Personal debt reaches record levels

Monday, 4 June, 2007

PERSONAL debt in Suffolk is higher than ever before - and the numbers of homes being repossessed has more than doubled in the last ten years.

Financial advisors around the county are being inundated with pleas for help from debt-strapped residents who are increasingly relying on credit to fund their lifestyles.

One expert told the EADT that there had been a 'huge increase' in personal debt, while another described the figures as 'shocking.'

The Citizens Advice Bureau (CAB) in the East of England dealt with 212,300 debt problems in 2005/06 - the most recent figures available - with the average total household debt soaring over £13,000.

It comes as the number of mortgage possession orders made in Suffolk between 1997 and 2007 has rocketed by 109% - from 219 to 458.

David Ruffley, MP for Bury St Edmunds and Stowmarket, said of the repossession statistics: 'These new House of Commons figures make worrying reading for Suffolk's homeowners.

'The colossal increase in house prices since 1997, alongside unparalleled levels of personal debt, have clearly had a disastrous impact on the lives of many Suffolk residents.'

Mr Ruffley's comments were echoed by CAB bosses around the county, all of whom expressed grave concerns about the ever-rising level of debt in the region.

Ian Burnett, manager of Ipswich CAB, said that in 2005/06 his team dealt offered advice to clients struggling with some £6.5m of debts - with an average family owing around £50,000.

'It's been building and building as credit gets easier and easier to get,' he said. 'People are stretching themselves more and more, particularly in relation to the housing market.

'They stretch themselves in order to buy the house and then in order to live they may have to at some point rely on credit cards - and sometimes it can go horribly wrong.

'No longer do you have to go out and seek the loan or credit card - now they come through your letter box and just say 'sign here'.'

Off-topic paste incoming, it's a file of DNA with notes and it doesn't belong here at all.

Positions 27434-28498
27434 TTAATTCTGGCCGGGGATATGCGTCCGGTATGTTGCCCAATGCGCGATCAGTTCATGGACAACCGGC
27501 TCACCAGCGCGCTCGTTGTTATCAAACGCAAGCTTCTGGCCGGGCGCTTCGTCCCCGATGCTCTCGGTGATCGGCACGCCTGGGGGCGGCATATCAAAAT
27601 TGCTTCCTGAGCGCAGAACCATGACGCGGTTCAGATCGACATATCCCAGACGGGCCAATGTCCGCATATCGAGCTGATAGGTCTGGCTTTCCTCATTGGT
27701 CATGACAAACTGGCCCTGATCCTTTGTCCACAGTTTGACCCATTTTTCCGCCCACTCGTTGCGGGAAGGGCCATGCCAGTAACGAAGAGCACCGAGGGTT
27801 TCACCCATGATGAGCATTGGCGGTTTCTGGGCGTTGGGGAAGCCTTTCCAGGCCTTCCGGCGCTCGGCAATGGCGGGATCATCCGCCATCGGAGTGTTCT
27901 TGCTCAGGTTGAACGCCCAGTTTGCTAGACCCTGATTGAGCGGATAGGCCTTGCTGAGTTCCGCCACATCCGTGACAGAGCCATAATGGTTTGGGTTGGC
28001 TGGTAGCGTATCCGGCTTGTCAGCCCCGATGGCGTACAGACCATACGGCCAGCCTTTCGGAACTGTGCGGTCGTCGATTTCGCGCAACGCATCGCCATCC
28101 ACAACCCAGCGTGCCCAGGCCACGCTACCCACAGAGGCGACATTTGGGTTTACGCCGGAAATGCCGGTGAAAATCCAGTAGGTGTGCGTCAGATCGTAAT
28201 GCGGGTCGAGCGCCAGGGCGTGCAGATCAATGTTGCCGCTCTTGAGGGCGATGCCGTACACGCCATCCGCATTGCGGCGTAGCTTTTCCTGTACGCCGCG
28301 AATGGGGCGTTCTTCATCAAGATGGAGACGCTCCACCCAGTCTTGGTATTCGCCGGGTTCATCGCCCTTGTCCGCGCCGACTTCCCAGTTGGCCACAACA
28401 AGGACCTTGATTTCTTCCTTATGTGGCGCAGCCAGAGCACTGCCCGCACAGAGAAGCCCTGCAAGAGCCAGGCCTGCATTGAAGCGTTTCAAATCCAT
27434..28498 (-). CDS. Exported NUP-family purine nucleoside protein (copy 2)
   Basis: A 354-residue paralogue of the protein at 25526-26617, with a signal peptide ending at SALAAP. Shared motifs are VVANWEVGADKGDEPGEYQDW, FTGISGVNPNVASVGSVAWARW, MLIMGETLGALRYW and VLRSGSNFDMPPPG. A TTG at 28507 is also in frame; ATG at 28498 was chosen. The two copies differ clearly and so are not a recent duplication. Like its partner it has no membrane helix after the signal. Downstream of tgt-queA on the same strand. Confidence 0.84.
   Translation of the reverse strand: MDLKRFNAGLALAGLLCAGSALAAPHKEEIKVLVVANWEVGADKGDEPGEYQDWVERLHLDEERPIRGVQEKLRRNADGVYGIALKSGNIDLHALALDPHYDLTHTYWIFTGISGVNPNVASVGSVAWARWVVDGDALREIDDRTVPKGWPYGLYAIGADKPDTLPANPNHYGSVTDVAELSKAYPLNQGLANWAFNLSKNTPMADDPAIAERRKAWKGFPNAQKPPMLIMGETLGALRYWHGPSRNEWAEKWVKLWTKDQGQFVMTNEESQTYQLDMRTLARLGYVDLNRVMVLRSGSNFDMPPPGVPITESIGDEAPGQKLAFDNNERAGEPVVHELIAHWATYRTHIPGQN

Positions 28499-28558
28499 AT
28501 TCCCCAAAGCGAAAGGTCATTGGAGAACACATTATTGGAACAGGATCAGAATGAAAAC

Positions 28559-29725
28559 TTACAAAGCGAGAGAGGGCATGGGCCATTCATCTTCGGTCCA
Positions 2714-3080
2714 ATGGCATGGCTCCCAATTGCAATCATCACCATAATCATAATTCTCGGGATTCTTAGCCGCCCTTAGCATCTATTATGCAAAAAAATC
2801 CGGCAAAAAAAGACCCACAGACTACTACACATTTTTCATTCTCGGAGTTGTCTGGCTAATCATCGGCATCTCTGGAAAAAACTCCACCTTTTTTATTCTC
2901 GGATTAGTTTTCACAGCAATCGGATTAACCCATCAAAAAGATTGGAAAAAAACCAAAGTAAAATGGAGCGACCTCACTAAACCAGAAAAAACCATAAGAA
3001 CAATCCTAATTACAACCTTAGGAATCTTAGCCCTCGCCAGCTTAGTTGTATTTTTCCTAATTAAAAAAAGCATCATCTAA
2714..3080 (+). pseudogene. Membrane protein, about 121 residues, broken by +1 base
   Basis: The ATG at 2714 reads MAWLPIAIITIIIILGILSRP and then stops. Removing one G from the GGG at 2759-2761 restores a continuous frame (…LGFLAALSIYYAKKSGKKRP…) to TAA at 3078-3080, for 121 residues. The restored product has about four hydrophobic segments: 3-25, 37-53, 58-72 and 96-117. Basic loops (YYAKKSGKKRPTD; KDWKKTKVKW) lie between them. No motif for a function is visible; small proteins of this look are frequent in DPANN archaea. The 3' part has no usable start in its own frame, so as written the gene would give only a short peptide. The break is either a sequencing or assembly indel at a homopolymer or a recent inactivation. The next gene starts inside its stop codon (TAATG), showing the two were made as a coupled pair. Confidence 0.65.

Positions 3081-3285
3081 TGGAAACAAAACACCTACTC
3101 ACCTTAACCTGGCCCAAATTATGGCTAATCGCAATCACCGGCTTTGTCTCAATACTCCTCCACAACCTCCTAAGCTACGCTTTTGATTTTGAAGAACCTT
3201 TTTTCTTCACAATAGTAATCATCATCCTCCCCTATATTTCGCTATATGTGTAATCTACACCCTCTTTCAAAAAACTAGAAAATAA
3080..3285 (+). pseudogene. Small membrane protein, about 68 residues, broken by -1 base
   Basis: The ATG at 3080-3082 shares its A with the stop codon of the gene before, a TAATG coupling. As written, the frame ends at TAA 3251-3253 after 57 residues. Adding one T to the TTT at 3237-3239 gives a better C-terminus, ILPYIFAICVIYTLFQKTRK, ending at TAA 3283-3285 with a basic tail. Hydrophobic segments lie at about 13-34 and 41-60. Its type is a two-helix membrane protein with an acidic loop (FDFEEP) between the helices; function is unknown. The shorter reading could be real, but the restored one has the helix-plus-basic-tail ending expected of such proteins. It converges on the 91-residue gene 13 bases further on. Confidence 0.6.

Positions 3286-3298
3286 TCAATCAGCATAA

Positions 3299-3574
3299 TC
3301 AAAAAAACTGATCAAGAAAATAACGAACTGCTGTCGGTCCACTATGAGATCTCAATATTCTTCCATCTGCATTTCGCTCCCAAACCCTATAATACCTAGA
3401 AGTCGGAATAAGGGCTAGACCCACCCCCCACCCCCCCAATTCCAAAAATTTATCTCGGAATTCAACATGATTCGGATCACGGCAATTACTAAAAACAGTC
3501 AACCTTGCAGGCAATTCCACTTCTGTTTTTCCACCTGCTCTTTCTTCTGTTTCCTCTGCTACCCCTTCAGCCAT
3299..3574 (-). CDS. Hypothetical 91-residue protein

Mr Burnett also bemoaned the lack of financial literacy in society, and said more should be done to teach people of all ages about finance.

Elsewhere, the Leiston, Saxmundham and District CAB has seen the debts it is dealing with leap by around £350,000 in the last year, while experts at the Sudbury branch estimated they have to turn away 5,000 potential clients a year.

Nick Mayo , manager at the Leiston branch, said: 'It's really quite alarming and we only see the tip of the iceberg because there are so many more people out there in debt who do not come to us.'

Ann Furlonger , CAB centre manager at Sudbury added: 'The figure is quite shocking but sadly it is just a drop in the ocean to what is actually happening in Sudbury and the surrounding area.

'Everyday we have new people come to us with debt problems - we even have people just turn up with carrier bags full of opened and unopened envelopes of bills asking for help.'

And Jane Ballard, manager of the Bury St Edmunds CAB, said the debts that they were dealing with had jumped from £2.3m to £3.1m in the last year.

'It's definitely fair to say that we're seeing more people in debt than ever before.

'People are being bombarded with credit offers all the time - every shop you go into will offer you credit and you have to be very strong to resist that.

'There's lots of health links with debt, particularly with anxiety and depression - you can end up in a spiral.

'As soon as people think they're getting into difficulty they must seek advice immediately - rather than wait for something dire to happen.'